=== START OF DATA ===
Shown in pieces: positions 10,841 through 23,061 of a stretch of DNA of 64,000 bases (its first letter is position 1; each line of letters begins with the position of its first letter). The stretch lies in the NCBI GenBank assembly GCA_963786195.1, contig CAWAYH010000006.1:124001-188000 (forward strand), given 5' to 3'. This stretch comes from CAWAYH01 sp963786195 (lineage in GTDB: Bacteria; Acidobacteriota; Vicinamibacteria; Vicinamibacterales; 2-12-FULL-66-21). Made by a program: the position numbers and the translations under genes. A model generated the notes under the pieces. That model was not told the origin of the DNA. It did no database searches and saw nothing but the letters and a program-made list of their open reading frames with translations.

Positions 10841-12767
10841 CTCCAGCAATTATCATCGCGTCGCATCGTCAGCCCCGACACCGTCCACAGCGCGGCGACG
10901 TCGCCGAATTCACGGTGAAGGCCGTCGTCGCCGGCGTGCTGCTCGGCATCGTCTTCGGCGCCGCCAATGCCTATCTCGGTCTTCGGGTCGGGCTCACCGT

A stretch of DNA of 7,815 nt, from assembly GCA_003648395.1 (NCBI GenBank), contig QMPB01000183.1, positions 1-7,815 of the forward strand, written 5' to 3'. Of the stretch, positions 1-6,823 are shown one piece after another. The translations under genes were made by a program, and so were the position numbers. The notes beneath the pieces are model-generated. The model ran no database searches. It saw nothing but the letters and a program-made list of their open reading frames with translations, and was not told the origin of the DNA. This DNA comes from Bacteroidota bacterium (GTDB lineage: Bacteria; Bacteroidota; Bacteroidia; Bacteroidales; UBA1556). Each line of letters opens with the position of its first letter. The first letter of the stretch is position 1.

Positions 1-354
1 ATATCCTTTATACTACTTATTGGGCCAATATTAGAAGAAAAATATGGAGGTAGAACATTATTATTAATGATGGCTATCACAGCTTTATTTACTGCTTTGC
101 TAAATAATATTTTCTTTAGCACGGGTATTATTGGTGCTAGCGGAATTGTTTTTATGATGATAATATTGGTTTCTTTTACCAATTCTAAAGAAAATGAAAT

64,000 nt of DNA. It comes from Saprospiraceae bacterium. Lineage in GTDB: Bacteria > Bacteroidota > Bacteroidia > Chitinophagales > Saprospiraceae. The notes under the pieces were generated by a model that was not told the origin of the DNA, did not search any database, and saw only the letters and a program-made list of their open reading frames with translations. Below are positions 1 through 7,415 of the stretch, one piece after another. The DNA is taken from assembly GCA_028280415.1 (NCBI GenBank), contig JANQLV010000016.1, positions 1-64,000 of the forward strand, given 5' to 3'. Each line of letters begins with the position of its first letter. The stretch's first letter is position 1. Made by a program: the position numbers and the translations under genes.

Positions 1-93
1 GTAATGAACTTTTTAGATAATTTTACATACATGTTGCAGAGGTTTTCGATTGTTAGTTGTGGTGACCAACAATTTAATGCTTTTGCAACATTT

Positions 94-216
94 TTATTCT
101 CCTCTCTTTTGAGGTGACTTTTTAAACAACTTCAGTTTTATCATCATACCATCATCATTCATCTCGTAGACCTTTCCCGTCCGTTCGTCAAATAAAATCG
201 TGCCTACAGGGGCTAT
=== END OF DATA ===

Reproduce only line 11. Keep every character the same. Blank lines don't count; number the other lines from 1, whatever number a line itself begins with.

1 GTAATGAACTTTTTAGATAATTTTACATACATGTTGCAGAGGTTTTCGATTGTTAGTTGTGGTGACCAACAATTTAATGCTTTTGCAACATTT